Drugwars Unit Cost Analysis - Weighing up the cost of War.

in drugwars •  3 months ago 

Drug Wars is a pretty cool game. I'm only just starting to get to grips with it, and it reminds me a lot of the "World War" mobile phone game from about 2010, where you have to upgrade buildings and units, and then battle it out to win resources of your opponent. The exception here is that with Drug Wars, you are rewarded daily with STEEM based on your production rate of Drugs.

source: pixabay.com

One of the aspect I am looking at now, because my resources were getting lost in battles, is how to protect your loot, and also how best to build an army to win some of it back from others.

Obviously the best way to protect your resources it to upgrade your storage as high as you can, and always maintain a resource balance lower than your "safe" storage capacity. That takes time, and a LOT of resources to do if you want to have enough safe storage to upgrade your buildings to higher levels.

The other way is to build up an army, focused on recruiting units with high defense scores to protect you from attack. These units come with a high coast as well, and can quite easily be lost in battle. So what is the most cost-effective way of defending, or attacking?

There is no clear-cut answer to that, and a lot depends on how much "unsafe" resource capacity you're defending, or how much "unsafe" resource capacity your target is holding, and the strength of their army.

To make is slightly easier to work things out, I have compiled a little table which shows the cost of each unit in relation to attack strength, defensive strength, and their resource carrying capacity, in terms of Weapons cost, Alcohol cost, and the combined resource cost. At the end you will find a 200 unit maximum of each unit type, being the total attack, defense, or resource carrying capacity strength if you sent an army of 200 of the same units into battle.

for the full size image, click here.

From this table you can see that as a "cost per attribute" most economic attack unit, the Bazooka Guy, followed by the Sniper. The most economic defensive unit is Big Mama (makes sense), followed by The Super Bouncer, and then surprisingly (to me anyway) the Rowdy unit.

The Big "BUT"

While some units may be more cost-effective, their combine total attack or capacities may not be enough to win a war, or defend a strong attack. You need to find a strong balance between attack and defense, as well as carrying capacity to bring home your winnings. Also remember that you will inevitably lose units during a battle, so think carefully before you attack, and calculate your cost of replacing lost units versus the amount of unsafe resource you stand to win... unless your enemy has no army to defend itself... Then you just go with max capacity.

Just remember: In war there are no winners, just more casualties on one side than the other.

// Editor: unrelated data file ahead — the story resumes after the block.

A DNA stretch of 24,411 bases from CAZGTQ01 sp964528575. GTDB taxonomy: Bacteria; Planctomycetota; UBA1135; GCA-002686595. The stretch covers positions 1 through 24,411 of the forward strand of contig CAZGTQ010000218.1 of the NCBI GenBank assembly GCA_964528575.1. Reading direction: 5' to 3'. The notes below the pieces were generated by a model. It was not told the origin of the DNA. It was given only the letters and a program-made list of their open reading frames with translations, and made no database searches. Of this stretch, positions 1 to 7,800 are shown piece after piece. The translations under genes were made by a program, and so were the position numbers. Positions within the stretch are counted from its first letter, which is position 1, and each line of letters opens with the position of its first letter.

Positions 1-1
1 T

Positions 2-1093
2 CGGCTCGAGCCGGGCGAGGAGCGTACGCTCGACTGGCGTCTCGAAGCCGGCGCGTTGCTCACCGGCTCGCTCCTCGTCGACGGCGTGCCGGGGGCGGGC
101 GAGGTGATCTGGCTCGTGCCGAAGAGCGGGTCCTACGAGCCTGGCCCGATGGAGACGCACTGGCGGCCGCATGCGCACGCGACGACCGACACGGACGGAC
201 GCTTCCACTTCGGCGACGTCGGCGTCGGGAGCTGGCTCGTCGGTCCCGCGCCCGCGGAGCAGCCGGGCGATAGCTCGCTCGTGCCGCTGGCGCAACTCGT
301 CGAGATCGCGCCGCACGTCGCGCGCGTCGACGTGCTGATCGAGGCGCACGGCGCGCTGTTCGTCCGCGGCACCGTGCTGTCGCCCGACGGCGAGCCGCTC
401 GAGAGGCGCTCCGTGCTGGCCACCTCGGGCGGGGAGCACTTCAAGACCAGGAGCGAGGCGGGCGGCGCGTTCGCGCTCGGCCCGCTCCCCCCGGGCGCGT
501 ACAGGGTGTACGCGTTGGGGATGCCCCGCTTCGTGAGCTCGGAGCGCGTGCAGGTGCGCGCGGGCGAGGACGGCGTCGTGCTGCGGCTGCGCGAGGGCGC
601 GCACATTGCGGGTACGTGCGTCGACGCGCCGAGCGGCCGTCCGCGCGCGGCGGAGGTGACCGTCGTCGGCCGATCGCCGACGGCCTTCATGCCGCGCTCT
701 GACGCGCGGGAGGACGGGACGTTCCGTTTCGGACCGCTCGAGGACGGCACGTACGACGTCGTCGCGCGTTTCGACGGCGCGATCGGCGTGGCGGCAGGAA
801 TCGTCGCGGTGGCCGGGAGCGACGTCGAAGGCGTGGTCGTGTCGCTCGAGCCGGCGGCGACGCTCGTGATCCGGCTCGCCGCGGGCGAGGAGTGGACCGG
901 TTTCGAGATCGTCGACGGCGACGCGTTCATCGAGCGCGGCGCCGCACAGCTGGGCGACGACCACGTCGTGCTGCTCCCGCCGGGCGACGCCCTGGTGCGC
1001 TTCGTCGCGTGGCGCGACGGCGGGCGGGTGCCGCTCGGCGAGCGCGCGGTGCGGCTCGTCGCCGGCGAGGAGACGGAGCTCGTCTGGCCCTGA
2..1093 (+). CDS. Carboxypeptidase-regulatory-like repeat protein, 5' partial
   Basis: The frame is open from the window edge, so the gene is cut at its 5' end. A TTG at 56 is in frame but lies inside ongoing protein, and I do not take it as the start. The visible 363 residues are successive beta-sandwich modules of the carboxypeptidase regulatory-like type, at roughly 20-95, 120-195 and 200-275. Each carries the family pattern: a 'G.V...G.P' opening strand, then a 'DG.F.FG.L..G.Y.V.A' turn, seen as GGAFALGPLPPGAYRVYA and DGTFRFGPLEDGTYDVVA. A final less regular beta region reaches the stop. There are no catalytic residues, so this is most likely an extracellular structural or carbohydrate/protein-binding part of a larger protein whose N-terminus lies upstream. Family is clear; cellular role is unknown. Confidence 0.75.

Have fun, and remember it's just a game, keep it there!

I hope this helps somebody somewhere understand a little more about the game, or at least helps you to not make costly mistakes when going into battle.


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Nice overview!
I also did this calculations. For me the most important parameter is your "total cost per capacity".
It shows how often a unit has to bring loot at home until it paid itself. These factors are to big! Considering high costs per unit and that you have to built up a huge army it makes no sense to waste resources on units.
I recommend to build up more storage instead.

P.S.: I made the experience that in case of being attacked the attack value of the defending units is compared to the defense value of attacking units. Hence Bazooka Guy and Sniper are the best defending units.


Good observations. Building storage does make sense, but it is very expensive and time-consuming.

You make a good point about snipers and bazooker guys beimg good defenders, condisering the defending team gets first strike. There will have to be a balance of strong defence score units to take the counter-attack blow from the attacking team also. The more you think about it, the more complicated it becomes, especially factoring in the units' resource carrying capacity, and how many missions a unit needs to survive to bring back a positove return.

It make sense to pick your targets wisely, and have a strong defense force while you're upgrading storage.

Nice work, mate. I'll get started on the beginnings of a tool this weekend hopefully and then we can take it from there. The data here will serve as a good start and then we can work out more complex calculations for battle strategies/timings and so on.


Thanks @beggars. There are so many things to consider about defense and attack, like @markus.journey mentioned. Attack strength is just as important for defense, so a fine balance of both strengths is where the sweet spot seems to be.

But we have to start somewhere.....